How Agents Operate: From Hoodoo Voodoo to Herding Cats

Betsy Lerner
From the July/August 2011 issue of
Poets & Writers Magazine

Submitting a book to an editor comes with a cocktail of anxiety, hope, bluster, ego, and excitement—for the agent as well as the author. Once the proposal is ready to go out and the agent has assembled her list of editors, it’s time to pitch the project. The pitch is a combination of schmooze, project description, author description, and maybe some interesting anecdote about how the project came to be. Some agents e-mail a pitch letter with the proposal. Some still call. I’m a great believer in the call. It’s a chance to gauge an editor’s enthusiasm. Sometimes you find out that a similar project is circulating or that one is under contract, sometimes you just get to gossip a bit and see how that editor is feeling, and sometimes you find out she is on vacation. Best-case scenario: The editor loves the sound of it, seems to genuinely connect to the description or has been a fan of the writer, and promises to read it right away.

After the book is pitched and the proposal sent out comes the take-off-your-bra moment in the delicate dance of getting a book deal. Will the editor turn a cold shoulder, cop a feel, or go all the way? Will he even call back? If you send out a project on a Thursday or Friday and don’t get a phone call Monday morning, you start making busy work. Tuesday is the new Monday, you tell yourself. Sometimes, the publishing gods will smile down and editors will start calling with interest the following day or sometimes even the same day. This is when you know you’ve got something hot. You sense, in a finger-to-the-wind kind of way, with how much impact a project has landed: a blast, a buzz, or a resounding thud.

The phrase “herding cats” best describes an agent’s attempt to round up all the editors to whom she has submitted a project in an effort to find out if they are going to make a bid. “Landing a plane in a forest” is a close second. There is nothing orderly or predictable about the process. Often an editor who expresses a great deal of initial enthusiasm can’t get in-house support and can disappear without so much as a phone call. Most agents will agree that the process for closing a deal can be maddening.

When the stars line up and multiple parties are seriously interested, an agent will set a closing date and auction the book, meaning that she will collect bids in rounds, from lowest to highest. (Auctions are typically conducted by phone or via e-mail—sadly, there are no auctioneers, gavels, and paddles involved.) If there are only two or three potential bidders, an agent will ask for best bids. If there is only one offer, an agent will try to shop it to other publishers. “And then there are those wonderful times when a publisher preempts, meaning that he comes to the table with an offer you simply can’t refuse,” as one agent described it. “In these cases, their willingness to reach into their pockets matches their passion for the project.”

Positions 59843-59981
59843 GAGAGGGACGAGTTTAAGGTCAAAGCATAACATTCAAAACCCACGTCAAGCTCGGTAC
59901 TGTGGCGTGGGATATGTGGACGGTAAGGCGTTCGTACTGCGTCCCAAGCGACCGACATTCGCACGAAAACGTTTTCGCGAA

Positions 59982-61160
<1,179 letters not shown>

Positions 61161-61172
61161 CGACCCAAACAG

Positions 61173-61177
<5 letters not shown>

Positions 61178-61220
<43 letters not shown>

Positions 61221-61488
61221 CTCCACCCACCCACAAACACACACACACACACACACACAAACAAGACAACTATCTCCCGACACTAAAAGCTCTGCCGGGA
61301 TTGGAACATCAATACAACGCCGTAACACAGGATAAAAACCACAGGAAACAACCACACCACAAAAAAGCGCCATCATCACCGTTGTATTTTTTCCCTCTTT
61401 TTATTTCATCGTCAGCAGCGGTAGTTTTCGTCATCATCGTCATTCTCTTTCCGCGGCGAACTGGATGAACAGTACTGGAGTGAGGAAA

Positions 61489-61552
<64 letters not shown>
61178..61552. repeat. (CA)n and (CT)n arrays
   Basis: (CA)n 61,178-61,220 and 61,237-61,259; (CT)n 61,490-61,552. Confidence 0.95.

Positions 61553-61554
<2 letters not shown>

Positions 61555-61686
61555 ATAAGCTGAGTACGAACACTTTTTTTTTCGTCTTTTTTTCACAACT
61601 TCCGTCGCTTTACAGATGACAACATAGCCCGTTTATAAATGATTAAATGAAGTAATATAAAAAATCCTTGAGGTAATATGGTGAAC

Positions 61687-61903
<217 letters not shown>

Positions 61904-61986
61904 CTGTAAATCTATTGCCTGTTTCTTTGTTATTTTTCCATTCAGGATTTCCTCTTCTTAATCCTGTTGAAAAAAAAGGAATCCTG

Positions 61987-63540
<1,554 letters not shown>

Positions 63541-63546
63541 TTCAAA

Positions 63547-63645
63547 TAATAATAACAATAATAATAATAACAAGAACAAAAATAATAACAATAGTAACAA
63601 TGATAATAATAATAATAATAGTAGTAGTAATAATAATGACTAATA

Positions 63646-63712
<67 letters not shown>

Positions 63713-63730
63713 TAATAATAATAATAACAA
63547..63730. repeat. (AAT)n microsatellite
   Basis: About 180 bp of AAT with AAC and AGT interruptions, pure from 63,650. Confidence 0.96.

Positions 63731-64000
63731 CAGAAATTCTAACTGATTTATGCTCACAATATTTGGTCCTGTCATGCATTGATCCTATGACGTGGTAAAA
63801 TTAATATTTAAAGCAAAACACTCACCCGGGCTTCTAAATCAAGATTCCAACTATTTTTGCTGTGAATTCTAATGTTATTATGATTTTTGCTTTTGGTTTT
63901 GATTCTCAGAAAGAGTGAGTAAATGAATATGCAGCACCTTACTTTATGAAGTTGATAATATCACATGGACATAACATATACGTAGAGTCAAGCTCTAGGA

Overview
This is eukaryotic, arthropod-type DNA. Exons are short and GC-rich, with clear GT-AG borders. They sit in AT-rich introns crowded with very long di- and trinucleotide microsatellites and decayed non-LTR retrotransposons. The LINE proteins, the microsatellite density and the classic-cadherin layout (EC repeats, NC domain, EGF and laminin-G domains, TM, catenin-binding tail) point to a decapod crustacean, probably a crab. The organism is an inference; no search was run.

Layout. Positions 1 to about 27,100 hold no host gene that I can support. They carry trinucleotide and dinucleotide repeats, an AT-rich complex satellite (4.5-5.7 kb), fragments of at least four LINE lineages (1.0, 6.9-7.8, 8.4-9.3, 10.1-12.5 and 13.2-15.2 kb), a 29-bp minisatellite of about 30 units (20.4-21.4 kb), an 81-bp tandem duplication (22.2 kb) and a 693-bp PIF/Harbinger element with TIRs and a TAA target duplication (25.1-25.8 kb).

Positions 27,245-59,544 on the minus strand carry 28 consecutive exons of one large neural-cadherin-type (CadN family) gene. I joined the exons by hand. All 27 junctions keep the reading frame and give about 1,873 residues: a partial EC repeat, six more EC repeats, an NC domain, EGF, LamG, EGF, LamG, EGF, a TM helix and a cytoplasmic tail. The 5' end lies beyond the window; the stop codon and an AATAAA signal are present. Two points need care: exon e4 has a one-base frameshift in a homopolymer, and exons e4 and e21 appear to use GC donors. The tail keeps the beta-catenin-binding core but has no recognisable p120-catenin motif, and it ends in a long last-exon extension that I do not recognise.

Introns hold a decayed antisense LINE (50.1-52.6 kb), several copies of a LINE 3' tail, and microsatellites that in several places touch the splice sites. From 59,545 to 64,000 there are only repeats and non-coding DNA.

In my years as an editor, I found that many publishers responded to competition. It was both validating and goading. They liked being in on the big auctions, sometimes overpaying for books as they got swept up in the chase. Some were more disciplined than others; one publisher was known for putting her bid in at the beginning and waiting to hear what the outcome was. Others got caught up in bidding fever. There are fewer and fewer crazy auctions these days. They tend to happen for celebrity books, which can almost always be counted on as best-sellers (it’s not hard to publicize a star’s account of his chemical romance). First novels, which carry with them no nasty sales record, can also fare well, especially if they fit into a category that is perceived as selling well (paranormal, vampires, commercial women’s fiction) and can still attract a lucrative advance.

Back on earth, it can take weeks, even months, to close a deal. Some publishers move very slowly, usually because the editor has to get different people on board from different departments. A powerful editor with a proven track record can sometimes go outside the system, but a young editor eager to buy a project often has to jump through hoops. The only way to hasten the process is to have other interest. Once you’ve got other interested parties, editors tend to pay closer attention. It’s Psych 101: If child A is playing with the red dump truck in the sandbox, even if there are ten other trucks, child B wants the red one. I remember the feeling well. When I was an editor, an agent would call to say she had an offer for a project that had been sitting on my credenza for a few weeks. Suddenly, inexplicably, I was dying to have it even though I hadn’t so much as cracked the manuscript, and I found myself begging the agent to give me twenty-four hours to get back to her.